Planes are outfitted with special recording devices that help investigators figure out what went wrong in case of an accident. These 'black boxes' are recording devices that record audio from the cockpit as well instrument readings from the plane's controls and sensors. If U.S. regulators get their way, these devices may soon be in modern cars, too.
Wired reports that federal regulators are proposing that new cars sold after September 2014 be fitted with event data recorders that would record speed, number of passengers, seat belt usage, throttle, location, and more. These devices aren't designed to record the goings on inside your car at all times. Instead, they'll kick in for about half a minute if the car detects behaviors conducive to a road accident (such as sudden breaking, swerving or acceleration).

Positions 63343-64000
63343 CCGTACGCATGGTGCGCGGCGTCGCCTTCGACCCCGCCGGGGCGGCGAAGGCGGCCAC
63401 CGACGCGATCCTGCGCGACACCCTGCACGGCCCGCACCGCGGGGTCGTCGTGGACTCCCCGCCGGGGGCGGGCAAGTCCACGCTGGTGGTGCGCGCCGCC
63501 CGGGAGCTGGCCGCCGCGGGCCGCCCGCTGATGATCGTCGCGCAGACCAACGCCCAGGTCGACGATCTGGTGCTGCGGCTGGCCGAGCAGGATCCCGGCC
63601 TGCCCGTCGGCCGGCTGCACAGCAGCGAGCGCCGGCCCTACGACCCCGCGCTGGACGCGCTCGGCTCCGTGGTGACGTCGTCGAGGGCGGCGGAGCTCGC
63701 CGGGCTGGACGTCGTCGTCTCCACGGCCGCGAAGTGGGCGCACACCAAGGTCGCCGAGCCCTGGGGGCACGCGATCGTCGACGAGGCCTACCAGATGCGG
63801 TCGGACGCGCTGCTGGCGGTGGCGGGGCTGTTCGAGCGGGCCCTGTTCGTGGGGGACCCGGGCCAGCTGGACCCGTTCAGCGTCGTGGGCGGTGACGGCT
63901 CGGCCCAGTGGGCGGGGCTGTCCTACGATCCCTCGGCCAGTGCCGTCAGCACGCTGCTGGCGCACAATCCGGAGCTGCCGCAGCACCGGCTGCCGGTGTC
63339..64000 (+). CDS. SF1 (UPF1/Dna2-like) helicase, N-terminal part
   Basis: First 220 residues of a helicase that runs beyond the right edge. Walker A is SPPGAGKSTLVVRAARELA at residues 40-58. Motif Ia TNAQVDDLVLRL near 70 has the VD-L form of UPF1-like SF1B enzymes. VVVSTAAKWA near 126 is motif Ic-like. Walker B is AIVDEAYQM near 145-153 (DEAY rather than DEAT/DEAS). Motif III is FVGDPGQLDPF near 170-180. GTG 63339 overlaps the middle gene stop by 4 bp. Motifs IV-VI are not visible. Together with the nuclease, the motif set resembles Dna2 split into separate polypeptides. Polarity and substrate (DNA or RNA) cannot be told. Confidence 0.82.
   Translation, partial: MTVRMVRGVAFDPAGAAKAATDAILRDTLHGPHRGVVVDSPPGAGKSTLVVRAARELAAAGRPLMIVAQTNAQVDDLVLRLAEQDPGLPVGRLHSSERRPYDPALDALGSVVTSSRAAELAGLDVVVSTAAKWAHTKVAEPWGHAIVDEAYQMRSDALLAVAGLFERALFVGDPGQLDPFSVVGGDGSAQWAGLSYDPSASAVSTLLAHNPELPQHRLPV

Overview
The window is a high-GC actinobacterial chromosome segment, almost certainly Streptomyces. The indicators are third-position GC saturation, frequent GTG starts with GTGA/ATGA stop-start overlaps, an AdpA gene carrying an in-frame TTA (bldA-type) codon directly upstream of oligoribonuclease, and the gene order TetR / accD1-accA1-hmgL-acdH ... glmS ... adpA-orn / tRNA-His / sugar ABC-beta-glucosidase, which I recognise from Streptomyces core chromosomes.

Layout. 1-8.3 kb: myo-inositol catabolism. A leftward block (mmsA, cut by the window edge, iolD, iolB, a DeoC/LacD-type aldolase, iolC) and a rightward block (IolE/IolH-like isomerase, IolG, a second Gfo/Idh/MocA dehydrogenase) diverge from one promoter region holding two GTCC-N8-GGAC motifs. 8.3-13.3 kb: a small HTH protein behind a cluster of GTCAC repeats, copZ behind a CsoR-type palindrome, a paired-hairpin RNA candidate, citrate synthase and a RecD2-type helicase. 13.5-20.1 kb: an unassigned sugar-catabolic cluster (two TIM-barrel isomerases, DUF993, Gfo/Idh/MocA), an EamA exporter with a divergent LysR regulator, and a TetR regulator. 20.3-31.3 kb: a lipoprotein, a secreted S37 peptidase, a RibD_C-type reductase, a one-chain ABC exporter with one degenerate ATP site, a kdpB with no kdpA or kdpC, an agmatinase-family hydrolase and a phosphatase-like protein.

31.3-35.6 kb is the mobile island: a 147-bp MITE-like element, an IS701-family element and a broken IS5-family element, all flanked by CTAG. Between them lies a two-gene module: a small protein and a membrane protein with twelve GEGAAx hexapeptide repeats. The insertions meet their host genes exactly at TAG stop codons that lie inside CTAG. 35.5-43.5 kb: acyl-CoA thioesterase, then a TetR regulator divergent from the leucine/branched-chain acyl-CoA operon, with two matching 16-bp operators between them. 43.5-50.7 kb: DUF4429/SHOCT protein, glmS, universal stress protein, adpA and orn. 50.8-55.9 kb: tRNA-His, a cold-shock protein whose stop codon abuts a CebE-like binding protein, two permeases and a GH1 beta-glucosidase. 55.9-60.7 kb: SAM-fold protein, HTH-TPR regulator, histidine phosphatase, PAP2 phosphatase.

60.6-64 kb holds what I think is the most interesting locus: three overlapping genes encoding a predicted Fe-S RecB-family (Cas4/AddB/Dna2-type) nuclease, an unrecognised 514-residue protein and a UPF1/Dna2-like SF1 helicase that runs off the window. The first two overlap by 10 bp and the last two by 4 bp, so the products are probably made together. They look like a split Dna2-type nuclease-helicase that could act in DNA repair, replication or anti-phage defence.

According to Wired, the National Transportation Safety Agency is looking for feedback for mandating that all auto manufacturers install these devices in cars. However, there are also concerns regarding drivers' privacy. The NTSA has yet to fill in the blanks on some very important details. This includes who has access to the recording data and how long the data will be kept for.
The NTSA is accepting comments on the proposal through to February 11. Read all about it and leave your feedback here.
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